Asia almost died during childbirth. There were 10 people in the room but no one did anything.
Updated: May 4
Asia had no intentions on going to the hospital because she had a doula and midwife. She was very in tune with her body and knew how to measure/time her contractions. However, her contractions were taking longer and she was 6 cm dilated for quite some time. Her doula told her to go to a hospital and when she got to the hospital, the doctor isolated her in a room with just the two of them where he tried forcing her to sign paperwork to perform a C-section. The doctor told Asia, “If you do not sign this paperwork so I can perform an emergency C-section you and your baby will die.” Frustrated and confused, Asia had to advocate for herself because while all alone with the doctor. These were lessons she learned from her doula in her prenatal care. Eventually Asia’s doula was able to get to her bedside and offer her support. However the hospital still refused to listen to Asia’s birth plan so she left. Asia, her midwife and her doula packed up and went to an entirely different hospital while Asia was still in labor. The other hospital reviewed the birth plan, welcomed her midwife and doula but advised that if the labor lasted more than 4 more hours they would have to perform an emergency C-section. But Asia didn’t need it. She delivered her beautiful baby vaginally in less time.
Unfortunately the story doesn’t end there. Asia almost died during childbirth. There were 10 people in the room but no one did anything. Yes her doula was there but doula’s have no medical authority in hospitals. And her midwife was also there but she didn’t see what was happening that almost caused Asia her life. After the baby was born the doctor reached (up to his arm) inside her birth canal up to pull out the placenta. Her partner saw that she was in distress and spoke up about what was happening as Asia almost bled out on the delivery bed and that is likely what saved her life.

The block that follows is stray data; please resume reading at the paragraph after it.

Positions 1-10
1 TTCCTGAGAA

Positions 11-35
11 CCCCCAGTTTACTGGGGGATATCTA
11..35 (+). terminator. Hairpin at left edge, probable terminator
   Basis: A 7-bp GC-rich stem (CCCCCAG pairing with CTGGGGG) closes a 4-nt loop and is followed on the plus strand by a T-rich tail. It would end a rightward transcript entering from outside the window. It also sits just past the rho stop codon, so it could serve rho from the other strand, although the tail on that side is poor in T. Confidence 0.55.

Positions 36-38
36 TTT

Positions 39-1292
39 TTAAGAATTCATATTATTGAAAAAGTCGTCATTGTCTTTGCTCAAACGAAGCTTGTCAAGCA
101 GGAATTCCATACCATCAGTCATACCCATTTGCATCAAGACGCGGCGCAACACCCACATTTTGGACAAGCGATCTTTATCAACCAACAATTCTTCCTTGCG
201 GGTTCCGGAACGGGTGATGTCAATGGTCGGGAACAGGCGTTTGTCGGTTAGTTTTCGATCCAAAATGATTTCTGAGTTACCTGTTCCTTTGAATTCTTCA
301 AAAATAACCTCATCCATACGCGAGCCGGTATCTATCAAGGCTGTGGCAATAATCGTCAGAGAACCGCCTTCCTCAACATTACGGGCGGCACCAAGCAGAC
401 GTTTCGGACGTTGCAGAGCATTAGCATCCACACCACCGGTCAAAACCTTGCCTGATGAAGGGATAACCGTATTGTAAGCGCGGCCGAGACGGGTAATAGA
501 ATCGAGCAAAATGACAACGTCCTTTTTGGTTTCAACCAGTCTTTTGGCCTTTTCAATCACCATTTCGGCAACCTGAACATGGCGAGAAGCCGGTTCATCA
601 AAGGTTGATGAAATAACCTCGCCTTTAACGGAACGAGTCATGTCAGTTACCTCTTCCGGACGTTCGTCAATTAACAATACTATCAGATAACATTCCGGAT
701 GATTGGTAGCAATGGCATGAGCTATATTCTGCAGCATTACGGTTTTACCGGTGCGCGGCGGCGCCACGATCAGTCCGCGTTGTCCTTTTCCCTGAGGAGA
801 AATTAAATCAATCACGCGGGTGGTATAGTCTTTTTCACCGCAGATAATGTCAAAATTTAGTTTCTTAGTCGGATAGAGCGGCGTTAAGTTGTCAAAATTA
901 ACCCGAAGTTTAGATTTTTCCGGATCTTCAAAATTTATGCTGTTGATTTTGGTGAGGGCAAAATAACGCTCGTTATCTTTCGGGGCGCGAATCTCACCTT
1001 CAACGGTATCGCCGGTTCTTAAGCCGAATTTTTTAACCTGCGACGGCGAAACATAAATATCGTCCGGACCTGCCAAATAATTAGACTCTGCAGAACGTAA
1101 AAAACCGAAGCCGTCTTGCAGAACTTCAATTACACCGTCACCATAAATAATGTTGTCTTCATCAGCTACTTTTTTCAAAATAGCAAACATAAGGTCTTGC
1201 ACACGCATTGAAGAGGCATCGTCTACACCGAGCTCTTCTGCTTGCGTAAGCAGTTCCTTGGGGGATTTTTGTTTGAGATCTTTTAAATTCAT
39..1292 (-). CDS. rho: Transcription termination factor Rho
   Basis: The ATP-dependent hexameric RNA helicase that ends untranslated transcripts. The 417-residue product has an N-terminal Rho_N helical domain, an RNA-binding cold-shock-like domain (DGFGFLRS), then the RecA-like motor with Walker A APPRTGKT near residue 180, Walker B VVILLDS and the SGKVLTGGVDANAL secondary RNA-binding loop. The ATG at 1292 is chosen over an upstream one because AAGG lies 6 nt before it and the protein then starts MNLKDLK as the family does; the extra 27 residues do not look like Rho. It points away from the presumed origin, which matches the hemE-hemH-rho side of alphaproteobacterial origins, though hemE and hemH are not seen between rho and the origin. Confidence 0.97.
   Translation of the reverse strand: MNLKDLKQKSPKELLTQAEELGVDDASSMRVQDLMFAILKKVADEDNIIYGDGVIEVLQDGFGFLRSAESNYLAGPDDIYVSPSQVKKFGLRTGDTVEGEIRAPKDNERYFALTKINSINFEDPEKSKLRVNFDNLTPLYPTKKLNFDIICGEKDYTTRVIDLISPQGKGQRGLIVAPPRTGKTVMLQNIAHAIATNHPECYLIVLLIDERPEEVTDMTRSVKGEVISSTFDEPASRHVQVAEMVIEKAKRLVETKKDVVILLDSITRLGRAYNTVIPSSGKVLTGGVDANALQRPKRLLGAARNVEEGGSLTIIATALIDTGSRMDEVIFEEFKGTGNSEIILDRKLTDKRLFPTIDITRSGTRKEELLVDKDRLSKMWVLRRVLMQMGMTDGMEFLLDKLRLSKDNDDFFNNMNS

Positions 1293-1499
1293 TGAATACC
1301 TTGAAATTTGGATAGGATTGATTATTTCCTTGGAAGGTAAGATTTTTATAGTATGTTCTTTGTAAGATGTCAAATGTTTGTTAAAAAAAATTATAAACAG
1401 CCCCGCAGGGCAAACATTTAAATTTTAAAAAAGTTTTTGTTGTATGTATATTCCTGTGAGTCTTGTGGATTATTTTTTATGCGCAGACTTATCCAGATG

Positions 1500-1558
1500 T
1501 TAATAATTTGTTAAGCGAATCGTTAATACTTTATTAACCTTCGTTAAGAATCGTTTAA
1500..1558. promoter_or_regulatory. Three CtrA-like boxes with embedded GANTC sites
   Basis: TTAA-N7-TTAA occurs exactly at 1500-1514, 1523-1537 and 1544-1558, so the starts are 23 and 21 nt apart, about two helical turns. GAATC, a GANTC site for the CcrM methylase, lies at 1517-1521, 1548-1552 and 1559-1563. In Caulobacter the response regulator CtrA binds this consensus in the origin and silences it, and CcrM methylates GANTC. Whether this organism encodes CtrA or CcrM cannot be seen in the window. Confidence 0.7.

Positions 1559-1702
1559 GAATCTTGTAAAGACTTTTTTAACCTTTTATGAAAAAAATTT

On episode 35 of Make It Make Sense, Dr. Toni Bond talked about the importance of listening to Black women when it comes to their bodies. We are the experts of our own bodies, they are ours and they belong to us. If we have any hope of improving Black maternal health outcomes Black women must be empowered to advocate for themselves and medical institutions must be committed to listening to Black women when it comes to their care.
Q & A with Asia
What would you do differently after your experience?
I had a doula and a midwife during childbirth but I would also like to have an OBGYN and a primary doctor because I did end up having to go to the hospital. So some strange men that I had no medical relationship with, who also didn’t know anything about me, were the ones providing medical care for me during childbirth.
Would you use a doula or midwife again if you choose to have another child?
Yes, I want to have another child and I would use both a doula and a midwife again.
What support would make you feel empowered as a Black mama?
More information, resources to feel protected in the hospital setting, have more knowledge and education for partners as well
What type of support would you like to see in the future?
For more Black women to feel more protected in the hospital setting
What do you think would make things easier for Black mothers giving birth?
There aren’t a lot of good OBGYNs because it’s expensive. I found one OBGYN that was really good however it was too expensive for her to keep her license in Vegas.
Asia Denise is a 35 year old mother who does cannabis compliance and serves as an ambassador for Make It Work Nevada.